STL Science Center

STL Science Center

04 August 2012

The Incomplete Indosuchus

Indosuchus is still a bit of an enigma. The reason is that it is still an incomplete specimen, even with all of the data from the skeletons that have been found. Pieces of this large predator are just missing still. Overall, it was a theropod, which leads to various assumptions about the body which are, ultimately, mostly correct. However, in reviewing art for today, I noticed that between artists there is one part of this dinosaur which does not maintain a consensus. That body part is the hands. Being an abelisaurid the hands can be drawn like any abelisaurid hand, the problem is, there are a few different kinds of those as well. The general idea behind all of those types of hands, however, is that they would not generally reach forward and if they did, as in Majungasaurus, they would still be pretty short and have limited use and range of motion. Therefore, the above illustration, in holding abelisaurid hands as the example, is far too Allosaur-like with more than likely too great a range of motion and general use, especially given how late in the timeline Indosuchus arrived on the scene.

©M. Shiraishi
Another alternative I have seen is this. There's nothing wrong with the idea of Indosuchus only having two fingers, but I just do not feel that it fits the general arrangement of abelisaurids well enough that it is how the hands of this animal would have looked. Had Indosuchus fit into the mold of late Allosaurs or, of course, Tyrannosaurs, then surely it would have had the two fingered hands seen here, but I feel that the general agreement being that Indosuchus fell into the abelisaurid clan means it would have still had three fingers on its hand even if it did not utilize them well.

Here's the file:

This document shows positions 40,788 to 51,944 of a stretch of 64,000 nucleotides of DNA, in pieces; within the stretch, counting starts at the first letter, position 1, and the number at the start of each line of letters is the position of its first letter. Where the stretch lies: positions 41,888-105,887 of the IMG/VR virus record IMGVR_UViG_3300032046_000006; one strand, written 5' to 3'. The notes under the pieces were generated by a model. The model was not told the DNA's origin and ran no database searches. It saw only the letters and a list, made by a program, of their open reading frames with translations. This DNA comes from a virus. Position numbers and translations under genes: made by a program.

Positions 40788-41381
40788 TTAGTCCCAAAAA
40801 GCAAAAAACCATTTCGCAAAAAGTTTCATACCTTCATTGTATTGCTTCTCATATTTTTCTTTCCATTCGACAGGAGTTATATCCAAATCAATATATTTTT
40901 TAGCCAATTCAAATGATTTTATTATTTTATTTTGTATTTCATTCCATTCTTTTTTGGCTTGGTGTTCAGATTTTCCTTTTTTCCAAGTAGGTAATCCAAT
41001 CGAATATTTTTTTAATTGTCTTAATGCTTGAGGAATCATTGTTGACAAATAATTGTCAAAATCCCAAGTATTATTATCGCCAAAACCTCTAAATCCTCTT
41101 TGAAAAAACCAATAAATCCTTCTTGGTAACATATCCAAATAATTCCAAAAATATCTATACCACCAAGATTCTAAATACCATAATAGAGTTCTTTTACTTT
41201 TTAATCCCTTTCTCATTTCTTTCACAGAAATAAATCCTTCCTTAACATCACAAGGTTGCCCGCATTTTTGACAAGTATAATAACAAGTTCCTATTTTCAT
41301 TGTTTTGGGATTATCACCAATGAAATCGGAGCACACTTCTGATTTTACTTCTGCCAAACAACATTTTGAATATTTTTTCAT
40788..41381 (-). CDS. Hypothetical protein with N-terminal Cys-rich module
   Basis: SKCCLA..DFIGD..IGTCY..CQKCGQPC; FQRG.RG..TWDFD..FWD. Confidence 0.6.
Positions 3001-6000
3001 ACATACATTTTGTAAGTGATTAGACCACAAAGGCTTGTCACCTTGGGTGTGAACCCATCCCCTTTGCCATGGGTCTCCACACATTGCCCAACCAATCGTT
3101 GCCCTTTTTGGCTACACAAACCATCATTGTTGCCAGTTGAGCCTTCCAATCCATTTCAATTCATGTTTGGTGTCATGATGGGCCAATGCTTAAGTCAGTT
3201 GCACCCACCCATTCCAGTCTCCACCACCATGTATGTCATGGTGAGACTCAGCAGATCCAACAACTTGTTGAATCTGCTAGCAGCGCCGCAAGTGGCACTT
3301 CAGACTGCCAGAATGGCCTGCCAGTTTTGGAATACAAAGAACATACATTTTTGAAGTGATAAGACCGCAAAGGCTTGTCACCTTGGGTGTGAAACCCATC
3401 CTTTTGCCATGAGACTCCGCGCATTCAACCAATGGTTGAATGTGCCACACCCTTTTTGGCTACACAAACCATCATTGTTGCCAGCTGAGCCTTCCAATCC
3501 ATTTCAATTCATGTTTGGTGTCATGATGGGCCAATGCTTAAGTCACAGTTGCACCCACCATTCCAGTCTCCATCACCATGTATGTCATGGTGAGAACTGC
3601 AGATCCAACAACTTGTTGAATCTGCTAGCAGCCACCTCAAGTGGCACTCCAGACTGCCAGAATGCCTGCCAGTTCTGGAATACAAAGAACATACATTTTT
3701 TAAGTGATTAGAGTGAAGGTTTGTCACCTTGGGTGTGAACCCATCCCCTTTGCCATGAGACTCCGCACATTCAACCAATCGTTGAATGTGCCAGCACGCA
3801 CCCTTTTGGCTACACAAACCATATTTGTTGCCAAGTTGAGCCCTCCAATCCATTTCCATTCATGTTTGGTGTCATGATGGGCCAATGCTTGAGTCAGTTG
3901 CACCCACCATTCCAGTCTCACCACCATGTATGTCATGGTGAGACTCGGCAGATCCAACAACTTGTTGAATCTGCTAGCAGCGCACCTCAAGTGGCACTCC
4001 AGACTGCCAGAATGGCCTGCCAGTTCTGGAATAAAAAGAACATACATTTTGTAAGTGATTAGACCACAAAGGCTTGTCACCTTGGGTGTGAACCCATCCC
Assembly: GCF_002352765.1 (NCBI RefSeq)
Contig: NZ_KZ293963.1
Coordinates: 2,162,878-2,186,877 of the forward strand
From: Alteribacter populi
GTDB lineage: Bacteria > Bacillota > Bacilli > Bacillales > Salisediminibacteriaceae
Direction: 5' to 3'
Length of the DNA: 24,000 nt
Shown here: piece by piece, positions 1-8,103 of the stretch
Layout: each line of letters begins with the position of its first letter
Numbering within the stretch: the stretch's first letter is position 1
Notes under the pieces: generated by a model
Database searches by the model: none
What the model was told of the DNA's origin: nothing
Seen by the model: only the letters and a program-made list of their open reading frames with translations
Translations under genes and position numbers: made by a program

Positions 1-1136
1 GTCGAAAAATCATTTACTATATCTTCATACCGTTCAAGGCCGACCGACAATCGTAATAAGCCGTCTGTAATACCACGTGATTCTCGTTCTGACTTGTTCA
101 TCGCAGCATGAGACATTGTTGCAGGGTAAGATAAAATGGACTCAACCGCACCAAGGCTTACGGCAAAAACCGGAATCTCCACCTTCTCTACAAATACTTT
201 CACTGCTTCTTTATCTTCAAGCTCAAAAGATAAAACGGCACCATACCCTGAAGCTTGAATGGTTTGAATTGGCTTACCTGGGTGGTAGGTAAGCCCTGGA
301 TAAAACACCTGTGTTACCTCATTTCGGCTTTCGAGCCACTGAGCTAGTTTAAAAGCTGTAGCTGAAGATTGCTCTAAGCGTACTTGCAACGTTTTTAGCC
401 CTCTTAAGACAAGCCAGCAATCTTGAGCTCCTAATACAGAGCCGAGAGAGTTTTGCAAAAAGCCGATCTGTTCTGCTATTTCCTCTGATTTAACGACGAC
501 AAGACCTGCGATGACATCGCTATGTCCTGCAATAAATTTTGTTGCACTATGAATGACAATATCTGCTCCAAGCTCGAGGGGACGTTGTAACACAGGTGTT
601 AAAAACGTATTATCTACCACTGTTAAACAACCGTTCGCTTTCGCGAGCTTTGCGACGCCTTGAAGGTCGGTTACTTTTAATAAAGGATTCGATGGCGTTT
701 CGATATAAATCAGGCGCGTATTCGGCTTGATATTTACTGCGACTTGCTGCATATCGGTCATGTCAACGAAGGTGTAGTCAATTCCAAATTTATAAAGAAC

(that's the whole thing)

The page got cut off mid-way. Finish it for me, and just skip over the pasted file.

©Sergey Krasovskiy
This, however, is what I am thinking we should expect in terms of the arms of this dinosaur. True, Paul does illustrate the skeletal arms longer and thrust outward, so they should most likely be facing forward given that the skeleton has been articulated correctly, but I believe that the arm, as shown in Paul's skeletal as well, was truly very short; of course his skeletal is based off of skeletal evidence and so a short arm in his drawing was more than likely a short arm in the known skeleton. This leads us to a place where we have illustrations like the one here and where we have a dinosaur with arms nearly as befuddling and apparently useless as T. Rex's arms. What would it use those stubby little arms for exactly? I think this is a question that has been asked about every Late Cretaceous large predator in every corner of the globe whether it is an abelisaurid or a tyrannosaurid though and we may not have a concrete answer for a good long while if ever, unfortunately.

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